For years now, whenever a lawmaker suggested trimming the National Parks Service budget, the bureaucracy would immediately propose closing the Washington Monument. Visions of angry tourists consoling broken-hearted children quickly vanquished the ardor of the most committed budget watchdogs.

Gov. Arnold Schwarzenegger is obviously employing that strategy when he proposes releasing 22,000 dangerous felons — including burglars, identity thieves and embezzlers — onto California streets and closing some of the most popular beaches in the state, all in the name of “across-the-board” cuts.

“Across-the-board” cuts are the most stupid conceivable way to make budget reductions, because they treat the highest of state priorities the same as the lowest. Instead of making 100-percent cuts in utterly indefensible expenditures like tuition subsidies for illegal aliens and a vast array of duplicative or obsolete state programs, Schwarzenegger proposes throwing the prison doors open.

Yet he refuses even to consider the obvious question: Why has the average annual cost of housing a prisoner climbed to $42,000 from $32,000 during this administration, while Florida spends only $19,000 and even the federal prison system costs just $25,000?

Last April, Schwarzenegger ignored pleas to save $7 billion in prison construction costs and $1 billion in annual operating expenses by contracting out 50,000 prison beds — a common practice by other states including Florida, Michigan, New York and Texas. Instead, he approved a law that very cleverly makes it impossible for California to contract out more than a few thousand beds.

So just who does Schwarzenegger think he’s kidding? Californians have given him an entire finance department to prepare serious budget reforms, and yet we’re expected to believe that a preposterous threat to release thousands of dangerous felons is the only solution to the state’s run-away spending.

Indeed, according to his own Department of Finance, this year the state government will consume the largest portion of your earnings in its history, $9.58 out of every $100 of personal income. When he was recalled, Gov. Gray Davis was spending just $8.78 out of every $100.

During the Pat Brown administration in the 1960s, state government spent less than $6.76 of every $100 that people earned. Those were hardly lean years: California had no trouble housing all of its inmates, operating legendary state beaches while also providing the finest university system in the country, the finest highway system in the world, abundant affordable housing, and water and electricity so cheap that many communities didn’t measure the stuff.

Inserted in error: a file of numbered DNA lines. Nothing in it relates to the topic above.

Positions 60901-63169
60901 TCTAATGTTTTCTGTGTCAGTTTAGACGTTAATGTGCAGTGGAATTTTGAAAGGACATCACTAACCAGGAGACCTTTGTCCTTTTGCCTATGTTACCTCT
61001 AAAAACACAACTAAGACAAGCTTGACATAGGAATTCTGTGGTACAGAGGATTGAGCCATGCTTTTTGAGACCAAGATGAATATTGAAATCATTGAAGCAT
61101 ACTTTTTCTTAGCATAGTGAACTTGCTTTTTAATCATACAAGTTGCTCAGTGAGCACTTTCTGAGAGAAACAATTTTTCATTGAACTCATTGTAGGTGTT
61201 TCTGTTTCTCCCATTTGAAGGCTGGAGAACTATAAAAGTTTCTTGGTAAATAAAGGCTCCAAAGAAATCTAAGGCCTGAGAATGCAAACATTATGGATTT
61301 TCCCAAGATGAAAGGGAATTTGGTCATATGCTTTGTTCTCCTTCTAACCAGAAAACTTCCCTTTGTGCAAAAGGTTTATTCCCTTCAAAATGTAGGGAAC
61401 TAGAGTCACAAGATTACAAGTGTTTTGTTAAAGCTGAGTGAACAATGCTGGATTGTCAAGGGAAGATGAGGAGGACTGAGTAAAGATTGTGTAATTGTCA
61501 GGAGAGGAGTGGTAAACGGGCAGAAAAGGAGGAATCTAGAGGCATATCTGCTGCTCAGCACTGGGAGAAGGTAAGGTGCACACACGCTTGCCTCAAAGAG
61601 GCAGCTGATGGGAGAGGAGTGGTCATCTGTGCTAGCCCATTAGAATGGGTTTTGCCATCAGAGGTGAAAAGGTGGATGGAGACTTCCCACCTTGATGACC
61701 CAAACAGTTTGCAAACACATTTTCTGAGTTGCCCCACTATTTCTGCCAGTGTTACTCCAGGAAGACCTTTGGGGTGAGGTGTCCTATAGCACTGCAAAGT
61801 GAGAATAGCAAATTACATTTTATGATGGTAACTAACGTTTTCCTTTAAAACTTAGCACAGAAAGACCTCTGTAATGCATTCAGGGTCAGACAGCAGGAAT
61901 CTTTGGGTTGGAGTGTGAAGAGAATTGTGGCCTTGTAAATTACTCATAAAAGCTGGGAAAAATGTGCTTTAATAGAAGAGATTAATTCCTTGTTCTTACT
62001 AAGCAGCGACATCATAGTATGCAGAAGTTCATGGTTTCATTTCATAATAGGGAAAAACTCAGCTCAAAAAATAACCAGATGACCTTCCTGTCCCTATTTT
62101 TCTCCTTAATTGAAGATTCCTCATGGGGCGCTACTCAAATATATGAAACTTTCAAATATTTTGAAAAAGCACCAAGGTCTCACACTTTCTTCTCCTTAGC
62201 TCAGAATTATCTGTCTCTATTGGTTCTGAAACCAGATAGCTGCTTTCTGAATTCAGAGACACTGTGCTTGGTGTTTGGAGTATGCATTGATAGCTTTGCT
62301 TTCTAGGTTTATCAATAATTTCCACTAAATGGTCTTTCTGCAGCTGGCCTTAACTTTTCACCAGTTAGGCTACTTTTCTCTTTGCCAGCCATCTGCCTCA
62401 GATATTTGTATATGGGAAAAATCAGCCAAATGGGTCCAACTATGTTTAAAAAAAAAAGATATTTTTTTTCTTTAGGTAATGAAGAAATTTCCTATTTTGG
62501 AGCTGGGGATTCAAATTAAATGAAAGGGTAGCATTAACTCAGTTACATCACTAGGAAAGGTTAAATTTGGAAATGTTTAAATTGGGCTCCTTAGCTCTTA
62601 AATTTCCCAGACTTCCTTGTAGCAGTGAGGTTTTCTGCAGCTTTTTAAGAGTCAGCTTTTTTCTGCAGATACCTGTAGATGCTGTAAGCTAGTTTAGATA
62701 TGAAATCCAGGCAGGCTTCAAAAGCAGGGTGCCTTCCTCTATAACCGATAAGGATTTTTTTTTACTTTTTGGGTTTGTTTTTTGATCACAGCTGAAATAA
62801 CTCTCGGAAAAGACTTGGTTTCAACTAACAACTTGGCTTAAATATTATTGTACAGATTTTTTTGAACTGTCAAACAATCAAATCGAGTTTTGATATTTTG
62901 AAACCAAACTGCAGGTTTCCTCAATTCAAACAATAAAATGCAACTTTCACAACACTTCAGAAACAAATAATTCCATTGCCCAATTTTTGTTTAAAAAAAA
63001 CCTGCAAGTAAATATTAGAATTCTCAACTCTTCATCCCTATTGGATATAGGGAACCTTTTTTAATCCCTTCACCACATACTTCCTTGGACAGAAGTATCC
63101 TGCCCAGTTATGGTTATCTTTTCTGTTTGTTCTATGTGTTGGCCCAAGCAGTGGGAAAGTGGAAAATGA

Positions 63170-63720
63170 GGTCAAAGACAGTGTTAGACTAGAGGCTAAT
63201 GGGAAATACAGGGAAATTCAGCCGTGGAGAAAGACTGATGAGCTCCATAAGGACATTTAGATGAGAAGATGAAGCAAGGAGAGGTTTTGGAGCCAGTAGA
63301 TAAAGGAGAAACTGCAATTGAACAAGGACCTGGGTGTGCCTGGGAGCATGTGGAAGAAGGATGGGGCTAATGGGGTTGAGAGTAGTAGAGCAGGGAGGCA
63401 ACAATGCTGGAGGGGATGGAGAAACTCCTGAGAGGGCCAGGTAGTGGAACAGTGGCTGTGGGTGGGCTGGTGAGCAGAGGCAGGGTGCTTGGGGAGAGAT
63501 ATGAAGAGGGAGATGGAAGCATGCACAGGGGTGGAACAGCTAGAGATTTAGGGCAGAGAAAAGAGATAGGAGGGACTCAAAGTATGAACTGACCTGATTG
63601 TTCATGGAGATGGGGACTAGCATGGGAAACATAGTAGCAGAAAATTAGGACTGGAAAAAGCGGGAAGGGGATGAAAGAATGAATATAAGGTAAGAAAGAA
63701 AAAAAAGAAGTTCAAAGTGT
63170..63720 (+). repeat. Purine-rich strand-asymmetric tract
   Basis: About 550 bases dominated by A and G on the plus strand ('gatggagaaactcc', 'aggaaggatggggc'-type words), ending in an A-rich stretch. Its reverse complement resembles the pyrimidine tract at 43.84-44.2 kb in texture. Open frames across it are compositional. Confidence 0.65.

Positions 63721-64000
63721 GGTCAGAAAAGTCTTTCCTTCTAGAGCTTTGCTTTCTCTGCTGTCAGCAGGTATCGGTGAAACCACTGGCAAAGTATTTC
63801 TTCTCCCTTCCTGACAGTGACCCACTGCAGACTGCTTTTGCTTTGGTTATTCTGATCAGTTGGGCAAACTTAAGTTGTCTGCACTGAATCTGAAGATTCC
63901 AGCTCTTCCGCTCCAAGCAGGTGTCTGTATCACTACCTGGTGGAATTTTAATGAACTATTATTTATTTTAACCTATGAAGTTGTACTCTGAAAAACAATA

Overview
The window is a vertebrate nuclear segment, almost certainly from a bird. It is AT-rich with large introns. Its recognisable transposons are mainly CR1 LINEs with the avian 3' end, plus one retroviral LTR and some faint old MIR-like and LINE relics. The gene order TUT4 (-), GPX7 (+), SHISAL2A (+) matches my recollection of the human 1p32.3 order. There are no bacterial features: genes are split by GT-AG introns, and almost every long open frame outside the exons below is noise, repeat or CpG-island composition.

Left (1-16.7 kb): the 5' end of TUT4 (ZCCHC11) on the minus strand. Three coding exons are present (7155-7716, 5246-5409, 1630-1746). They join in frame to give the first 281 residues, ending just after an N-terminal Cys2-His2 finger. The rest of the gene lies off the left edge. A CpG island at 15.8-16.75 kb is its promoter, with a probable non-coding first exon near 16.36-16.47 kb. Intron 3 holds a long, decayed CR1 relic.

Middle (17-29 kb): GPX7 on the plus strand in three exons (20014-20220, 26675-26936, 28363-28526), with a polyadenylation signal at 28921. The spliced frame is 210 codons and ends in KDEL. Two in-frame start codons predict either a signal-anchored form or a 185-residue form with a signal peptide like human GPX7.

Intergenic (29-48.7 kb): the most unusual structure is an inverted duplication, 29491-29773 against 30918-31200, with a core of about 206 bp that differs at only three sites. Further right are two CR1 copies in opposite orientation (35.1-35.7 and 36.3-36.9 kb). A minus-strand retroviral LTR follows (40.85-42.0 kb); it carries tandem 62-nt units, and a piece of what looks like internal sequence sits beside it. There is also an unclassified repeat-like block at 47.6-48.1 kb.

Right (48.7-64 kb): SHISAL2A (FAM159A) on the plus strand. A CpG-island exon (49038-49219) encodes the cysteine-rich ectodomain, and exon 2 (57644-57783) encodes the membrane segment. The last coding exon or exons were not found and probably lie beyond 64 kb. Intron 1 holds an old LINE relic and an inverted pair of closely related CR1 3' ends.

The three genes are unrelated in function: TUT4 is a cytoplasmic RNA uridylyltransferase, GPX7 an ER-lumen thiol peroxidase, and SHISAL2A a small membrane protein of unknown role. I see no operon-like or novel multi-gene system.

The budget that Schwarzenegger signed in August authorized general fund spending of $103 billion. Davis’ last budget weighed in at $78 billion. During the recall campaign, Schwarzenegger never suggested that Davis’ budget was so slender that he’d have to flood California’s streets with convicts. On the contrary, he called that budget “bloated.”

Despite Schwarzenegger’s assurance that his new budget doesn’t raise taxes, it in fact includes at least a half-billion dollars of new levies, including $125 million a year on homeowner’s insurance policies and $385 million a year on vehicles. In addition, he is sponsoring a staggering $14 billion annual tax to support his socialized health plan. This would shatter the current record for tax increases set in 1991, when a $7 billion hike broke the back of California’s economy and produced two years of billion-dollar declines in state revenues.

Nor has Schwarzenegger shaken his reliance on Enron-style accounting. The new budget still depends on borrowing an additional $3.3 billion to pay for ongoing programs, suspending $1.5 billion in scheduled debt repayments, and using $2 billion in accounting gimmicks to claim estimated future revenues as part of the current year’s receipts.

The glaring and inescapable conclusion is that this is not the serious and carefully considered budget the crisis demands and the public expects, but rather a ham-handed attempt to employ the Washington Monument strategy to excuse four years of fiscal mismanagement.

California deserves better.

State Sen. Tom McClintock, R-Thousand Oaks, represents southern Santa Barbara County in the 19th District.